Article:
Post-Conference Wrap Up

Thank you all for attending BritGrad 2016! What an amazing three days full of stimulating conversations, inspiring perspectives, and new connections (and, we hope, friendships). We heard papers on nicknames, philosophy, translation, adaptation, Star Wars, rhetoric and linguistics, Dekker, Jonson, gesture, queer theory, theatre practice, stage design, witches, and a great deal more. The caliber of both the papers presented and the questions asked in each panel were really excellent – we hope you enjoyed them as much as we did!

In case you weren’t able to join us, we’ve made a Storify story with a selection of the live-tweets from the conference. If that’s not enough for you (it wasn’t nearly enough for us) and you want a taste of the whole event, head over to our Twitter page, where you’ll be able to see more on student panels and plenary lectures. You can also find photo albums of each day of the conference (plus the party!) on our Facebook page.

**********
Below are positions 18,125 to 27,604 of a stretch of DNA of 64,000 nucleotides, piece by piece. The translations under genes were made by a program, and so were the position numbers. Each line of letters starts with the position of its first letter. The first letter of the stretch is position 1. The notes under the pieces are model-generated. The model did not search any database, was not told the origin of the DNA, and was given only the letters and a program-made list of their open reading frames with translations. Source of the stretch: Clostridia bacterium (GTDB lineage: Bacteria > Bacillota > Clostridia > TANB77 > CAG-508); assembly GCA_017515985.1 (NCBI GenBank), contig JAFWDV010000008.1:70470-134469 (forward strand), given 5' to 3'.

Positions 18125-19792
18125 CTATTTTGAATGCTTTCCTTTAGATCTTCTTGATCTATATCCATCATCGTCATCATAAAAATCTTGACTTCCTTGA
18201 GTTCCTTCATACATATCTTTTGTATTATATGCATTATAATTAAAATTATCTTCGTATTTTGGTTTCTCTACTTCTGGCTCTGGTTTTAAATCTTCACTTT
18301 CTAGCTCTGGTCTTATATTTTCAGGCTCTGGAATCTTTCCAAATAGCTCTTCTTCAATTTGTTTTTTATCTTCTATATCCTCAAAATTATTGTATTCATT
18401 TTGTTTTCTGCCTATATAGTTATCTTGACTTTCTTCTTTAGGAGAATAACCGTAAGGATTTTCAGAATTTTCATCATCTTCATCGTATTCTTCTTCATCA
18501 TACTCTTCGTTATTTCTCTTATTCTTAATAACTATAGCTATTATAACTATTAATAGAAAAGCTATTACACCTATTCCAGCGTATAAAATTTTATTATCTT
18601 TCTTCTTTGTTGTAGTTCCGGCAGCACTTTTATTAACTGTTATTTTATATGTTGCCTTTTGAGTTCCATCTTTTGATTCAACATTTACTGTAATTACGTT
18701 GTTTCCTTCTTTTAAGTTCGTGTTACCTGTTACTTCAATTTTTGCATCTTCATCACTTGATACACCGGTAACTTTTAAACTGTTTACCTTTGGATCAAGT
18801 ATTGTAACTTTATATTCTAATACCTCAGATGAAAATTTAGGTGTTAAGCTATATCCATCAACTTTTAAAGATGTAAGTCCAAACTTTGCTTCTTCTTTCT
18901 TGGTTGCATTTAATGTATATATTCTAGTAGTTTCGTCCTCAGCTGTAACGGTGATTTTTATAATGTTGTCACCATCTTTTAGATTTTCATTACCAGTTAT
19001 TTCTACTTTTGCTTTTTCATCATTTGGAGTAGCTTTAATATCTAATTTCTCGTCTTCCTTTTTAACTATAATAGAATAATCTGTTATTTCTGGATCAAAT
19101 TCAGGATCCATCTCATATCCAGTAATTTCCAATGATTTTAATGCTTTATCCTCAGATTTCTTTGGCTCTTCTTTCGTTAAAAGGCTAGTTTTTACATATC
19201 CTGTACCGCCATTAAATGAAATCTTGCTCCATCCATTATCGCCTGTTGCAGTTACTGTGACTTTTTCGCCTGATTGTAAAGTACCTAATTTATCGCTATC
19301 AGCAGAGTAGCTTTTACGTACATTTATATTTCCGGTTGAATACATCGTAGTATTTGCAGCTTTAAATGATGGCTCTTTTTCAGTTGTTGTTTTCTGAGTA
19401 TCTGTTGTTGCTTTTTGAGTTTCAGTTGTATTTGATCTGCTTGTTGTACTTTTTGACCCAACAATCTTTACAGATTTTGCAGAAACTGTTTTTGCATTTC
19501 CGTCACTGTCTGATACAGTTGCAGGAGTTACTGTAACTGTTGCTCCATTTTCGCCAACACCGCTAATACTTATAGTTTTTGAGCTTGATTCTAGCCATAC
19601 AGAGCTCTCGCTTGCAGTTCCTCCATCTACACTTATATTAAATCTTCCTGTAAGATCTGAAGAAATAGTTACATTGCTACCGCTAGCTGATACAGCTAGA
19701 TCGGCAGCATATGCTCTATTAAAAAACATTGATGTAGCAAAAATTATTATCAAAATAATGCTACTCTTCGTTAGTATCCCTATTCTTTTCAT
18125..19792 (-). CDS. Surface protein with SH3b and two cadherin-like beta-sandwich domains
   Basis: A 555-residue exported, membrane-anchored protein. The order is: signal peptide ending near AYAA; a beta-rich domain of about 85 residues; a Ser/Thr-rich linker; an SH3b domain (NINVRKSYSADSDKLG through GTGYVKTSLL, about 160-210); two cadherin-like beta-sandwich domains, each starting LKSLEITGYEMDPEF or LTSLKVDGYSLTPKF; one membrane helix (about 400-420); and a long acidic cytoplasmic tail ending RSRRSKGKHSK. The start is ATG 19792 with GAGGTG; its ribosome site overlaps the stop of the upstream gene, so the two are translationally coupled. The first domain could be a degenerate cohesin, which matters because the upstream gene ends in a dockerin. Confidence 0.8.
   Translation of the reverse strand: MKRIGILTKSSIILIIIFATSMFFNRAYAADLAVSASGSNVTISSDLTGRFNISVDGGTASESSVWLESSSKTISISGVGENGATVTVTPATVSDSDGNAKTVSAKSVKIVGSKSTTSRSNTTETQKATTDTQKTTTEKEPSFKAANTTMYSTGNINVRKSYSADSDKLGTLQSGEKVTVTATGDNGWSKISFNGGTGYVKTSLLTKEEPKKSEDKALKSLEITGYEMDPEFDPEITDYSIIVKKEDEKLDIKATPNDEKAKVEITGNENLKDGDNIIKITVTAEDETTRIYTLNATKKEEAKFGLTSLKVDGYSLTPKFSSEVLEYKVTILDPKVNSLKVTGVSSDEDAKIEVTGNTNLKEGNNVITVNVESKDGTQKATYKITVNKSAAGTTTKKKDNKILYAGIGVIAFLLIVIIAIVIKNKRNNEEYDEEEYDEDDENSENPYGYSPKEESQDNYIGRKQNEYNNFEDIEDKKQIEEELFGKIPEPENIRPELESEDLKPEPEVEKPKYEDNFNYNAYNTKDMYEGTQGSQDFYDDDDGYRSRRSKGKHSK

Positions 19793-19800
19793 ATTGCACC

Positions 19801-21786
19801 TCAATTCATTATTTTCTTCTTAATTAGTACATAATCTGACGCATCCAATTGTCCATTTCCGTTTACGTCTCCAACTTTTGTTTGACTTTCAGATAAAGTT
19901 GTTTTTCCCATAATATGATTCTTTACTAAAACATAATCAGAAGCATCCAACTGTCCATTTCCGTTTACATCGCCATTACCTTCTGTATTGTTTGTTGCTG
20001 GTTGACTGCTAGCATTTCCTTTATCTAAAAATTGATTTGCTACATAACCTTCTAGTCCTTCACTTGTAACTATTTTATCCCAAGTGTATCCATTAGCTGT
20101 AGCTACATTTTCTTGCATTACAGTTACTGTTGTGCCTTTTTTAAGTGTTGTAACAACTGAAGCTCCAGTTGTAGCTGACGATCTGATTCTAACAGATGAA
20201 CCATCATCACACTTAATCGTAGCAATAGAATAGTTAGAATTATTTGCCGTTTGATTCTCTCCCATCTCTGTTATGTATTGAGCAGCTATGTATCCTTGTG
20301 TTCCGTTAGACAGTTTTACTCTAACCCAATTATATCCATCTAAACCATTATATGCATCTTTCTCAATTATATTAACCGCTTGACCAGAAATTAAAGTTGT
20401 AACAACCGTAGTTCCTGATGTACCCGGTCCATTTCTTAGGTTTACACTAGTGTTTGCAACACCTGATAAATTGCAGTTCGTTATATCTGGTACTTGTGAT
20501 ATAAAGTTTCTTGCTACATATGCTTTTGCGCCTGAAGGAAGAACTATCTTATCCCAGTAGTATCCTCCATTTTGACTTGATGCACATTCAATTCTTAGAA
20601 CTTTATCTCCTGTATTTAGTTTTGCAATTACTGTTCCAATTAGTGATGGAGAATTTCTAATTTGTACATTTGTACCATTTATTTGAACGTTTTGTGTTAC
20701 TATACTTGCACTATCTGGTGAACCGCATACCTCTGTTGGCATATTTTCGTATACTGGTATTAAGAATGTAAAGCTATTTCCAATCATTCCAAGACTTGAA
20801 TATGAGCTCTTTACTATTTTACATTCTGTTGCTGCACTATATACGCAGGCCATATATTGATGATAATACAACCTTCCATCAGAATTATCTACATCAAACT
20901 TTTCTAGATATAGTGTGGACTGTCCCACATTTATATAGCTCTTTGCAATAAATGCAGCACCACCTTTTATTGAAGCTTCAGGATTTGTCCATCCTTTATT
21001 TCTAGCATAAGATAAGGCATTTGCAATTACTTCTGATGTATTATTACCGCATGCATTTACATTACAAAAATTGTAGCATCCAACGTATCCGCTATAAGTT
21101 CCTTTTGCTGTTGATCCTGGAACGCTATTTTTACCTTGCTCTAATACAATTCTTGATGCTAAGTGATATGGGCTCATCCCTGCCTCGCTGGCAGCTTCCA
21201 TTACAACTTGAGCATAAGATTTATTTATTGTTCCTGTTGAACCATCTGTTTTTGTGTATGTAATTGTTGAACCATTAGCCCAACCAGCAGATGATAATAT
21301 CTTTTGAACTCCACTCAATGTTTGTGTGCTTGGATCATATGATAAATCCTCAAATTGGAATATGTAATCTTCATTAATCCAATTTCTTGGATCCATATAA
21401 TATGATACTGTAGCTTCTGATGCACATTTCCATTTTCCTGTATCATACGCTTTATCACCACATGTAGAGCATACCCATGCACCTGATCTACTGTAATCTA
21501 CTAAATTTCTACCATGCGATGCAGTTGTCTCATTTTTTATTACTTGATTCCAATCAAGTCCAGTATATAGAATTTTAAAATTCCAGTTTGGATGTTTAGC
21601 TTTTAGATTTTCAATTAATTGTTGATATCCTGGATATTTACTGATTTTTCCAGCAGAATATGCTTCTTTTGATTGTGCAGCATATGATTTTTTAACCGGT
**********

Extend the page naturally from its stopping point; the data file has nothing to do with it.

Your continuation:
Before you get too involved with tweets and photos, here’s a small sampling of #britgrad2016 by the numbers:

Innumerable tweets posted using the conference hashtag

33 Photos tweeted using the conference hashtag

24 Student panels

18 Photos taken by a BritGrad committee member of attendees enjoying our roving selfie booth

12 Carafes each of coffee and tea (which we think shows admirable restraint)

10 Boxes of macaroons for dessert on Day 1

8 Plenary speakers

4 Travel bursaries awarded by the Lizz Ketterer Trust

2 Video presentations

And your 10 committee members are pleased to announce that they’re almost 100% recovered.

Again, thanks for helping to make the Eighteenth BritGrad conference a smashing success – here’s to #britgrad2017!

Welcome to #britgrad2016!

The week we’ve all been waiting for is finally here, and we are very much looking forward to meeting each and every one of you!

With that in mind, the official British Graduate Shakespeare Conference Committee would like to cordially invite you for an informal welcome drink at our local hostelry, The Dirty Duck. From 6pm on Wednesday 1st June we have reserved a small seated area of the pub, on the right-hand side as you enter. We hope that as many of you as possible can make it!